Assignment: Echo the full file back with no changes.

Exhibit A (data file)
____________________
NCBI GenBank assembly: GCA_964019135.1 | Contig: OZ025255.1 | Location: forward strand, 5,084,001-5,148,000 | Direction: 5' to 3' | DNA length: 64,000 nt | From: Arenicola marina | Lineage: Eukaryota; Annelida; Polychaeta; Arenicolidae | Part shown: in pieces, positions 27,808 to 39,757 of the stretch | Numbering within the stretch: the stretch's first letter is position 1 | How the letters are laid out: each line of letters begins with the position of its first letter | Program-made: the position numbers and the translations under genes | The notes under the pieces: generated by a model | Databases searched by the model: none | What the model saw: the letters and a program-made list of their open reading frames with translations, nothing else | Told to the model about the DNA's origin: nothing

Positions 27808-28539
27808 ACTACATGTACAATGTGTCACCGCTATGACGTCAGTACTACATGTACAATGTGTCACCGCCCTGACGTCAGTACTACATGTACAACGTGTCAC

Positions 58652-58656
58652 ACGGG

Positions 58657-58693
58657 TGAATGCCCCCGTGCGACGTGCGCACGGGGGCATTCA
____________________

NCBI GenBank assembly: GCA_964019135.1 | Contig: OZ025255.1 | Location: forward strand, 5,084,001-5,148,000 | Direction: 5' to 3' | DNA length: 64,000 nt | From: Arenicola marina | Lineage: Eukaryota; Annelida; Polychaeta; Arenicolidae | Part shown: in pieces, positions 27,808 to 39,757 of the stretch | Numbering within the stretch: the stretch's first letter is position 1 | How the letters are laid out: each line of letters begins with the position of its first letter | Program-made: the position numbers and the translations under genes | The notes under the pieces: generated by a model | Databases searched by the model: none | What the model saw: the letters and a program-made list of their open reading frames with translations, nothing else | Told to the model about the DNA's origin: nothing

Positions 27808-28539
27808 ACTACATGTACAATGTGTCACCGCTATGACGTCAGTACTACATGTACAATGTGTCACCGCCCTGACGTCAGTACTACATGTACAACGTGTCAC

Positions 58652-58656
58652 ACGGG

Positions 58657-58693
58657 TGAATGCCCCCGTGCGACGTGCGCACGGGGGCATTCA